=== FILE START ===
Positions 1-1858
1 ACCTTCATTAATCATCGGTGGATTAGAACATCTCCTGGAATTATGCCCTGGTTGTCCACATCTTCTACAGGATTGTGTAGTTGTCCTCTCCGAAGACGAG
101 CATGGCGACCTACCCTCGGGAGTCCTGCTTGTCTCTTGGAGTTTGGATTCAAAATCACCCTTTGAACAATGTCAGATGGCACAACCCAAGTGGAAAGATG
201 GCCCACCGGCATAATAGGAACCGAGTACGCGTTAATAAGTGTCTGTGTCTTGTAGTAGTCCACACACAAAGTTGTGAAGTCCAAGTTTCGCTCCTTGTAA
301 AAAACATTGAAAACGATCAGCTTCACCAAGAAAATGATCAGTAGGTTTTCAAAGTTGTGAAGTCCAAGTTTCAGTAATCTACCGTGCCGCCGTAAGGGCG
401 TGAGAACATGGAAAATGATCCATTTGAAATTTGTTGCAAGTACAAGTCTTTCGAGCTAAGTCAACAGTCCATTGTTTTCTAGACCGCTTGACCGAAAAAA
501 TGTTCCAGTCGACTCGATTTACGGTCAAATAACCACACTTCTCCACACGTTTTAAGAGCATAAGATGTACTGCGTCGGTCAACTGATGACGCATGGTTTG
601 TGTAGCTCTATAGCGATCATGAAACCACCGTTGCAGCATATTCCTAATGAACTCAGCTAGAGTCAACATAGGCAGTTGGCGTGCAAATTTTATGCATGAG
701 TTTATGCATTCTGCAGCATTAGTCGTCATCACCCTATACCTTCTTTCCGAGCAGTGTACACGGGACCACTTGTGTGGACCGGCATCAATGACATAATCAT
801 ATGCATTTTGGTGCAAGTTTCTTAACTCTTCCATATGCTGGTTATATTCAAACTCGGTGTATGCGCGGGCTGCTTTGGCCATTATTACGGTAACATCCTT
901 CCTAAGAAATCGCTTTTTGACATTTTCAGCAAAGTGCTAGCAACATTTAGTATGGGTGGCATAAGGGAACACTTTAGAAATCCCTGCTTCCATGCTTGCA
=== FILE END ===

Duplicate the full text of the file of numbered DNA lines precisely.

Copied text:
Positions 1-1858
1 ACCTTCATTAATCATCGGTGGATTAGAACATCTCCTGGAATTATGCCCTGGTTGTCCACATCTTCTACAGGATTGTGTAGTTGTCCTCTCCGAAGACGAG
101 CATGGCGACCTACCCTCGGGAGTCCTGCTTGTCTCTTGGAGTTTGGATTCAAAATCACCCTTTGAACAATGTCAGATGGCACAACCCAAGTGGAAAGATG
201 GCCCACCGGCATAATAGGAACCGAGTACGCGTTAATAAGTGTCTGTGTCTTGTAGTAGTCCACACACAAAGTTGTGAAGTCCAAGTTTCGCTCCTTGTAA
301 AAAACATTGAAAACGATCAGCTTCACCAAGAAAATGATCAGTAGGTTTTCAAAGTTGTGAAGTCCAAGTTTCAGTAATCTACCGTGCCGCCGTAAGGGCG
401 TGAGAACATGGAAAATGATCCATTTGAAATTTGTTGCAAGTACAAGTCTTTCGAGCTAAGTCAACAGTCCATTGTTTTCTAGACCGCTTGACCGAAAAAA
501 TGTTCCAGTCGACTCGATTTACGGTCAAATAACCACACTTCTCCACACGTTTTAAGAGCATAAGATGTACTGCGTCGGTCAACTGATGACGCATGGTTTG
601 TGTAGCTCTATAGCGATCATGAAACCACCGTTGCAGCATATTCCTAATGAACTCAGCTAGAGTCAACATAGGCAGTTGGCGTGCAAATTTTATGCATGAG
701 TTTATGCATTCTGCAGCATTAGTCGTCATCACCCTATACCTTCTTTCCGAGCAGTGTACACGGGACCACTTGTGTGGACCGGCATCAATGACATAATCAT
801 ATGCATTTTGGTGCAAGTTTCTTAACTCTTCCATATGCTGGTTATATTCAAACTCGGTGTATGCGCGGGCTGCTTTGGCCATTATTACGGTAACATCCTT
901 CCTAAGAAATCGCTTTTTGACATTTTCAGCAAAGTGCTAGCAACATTTAGTATGGGTGGCATAAGGGAACACTTTAGAAATCCCTGCTTCCATGCTTGCA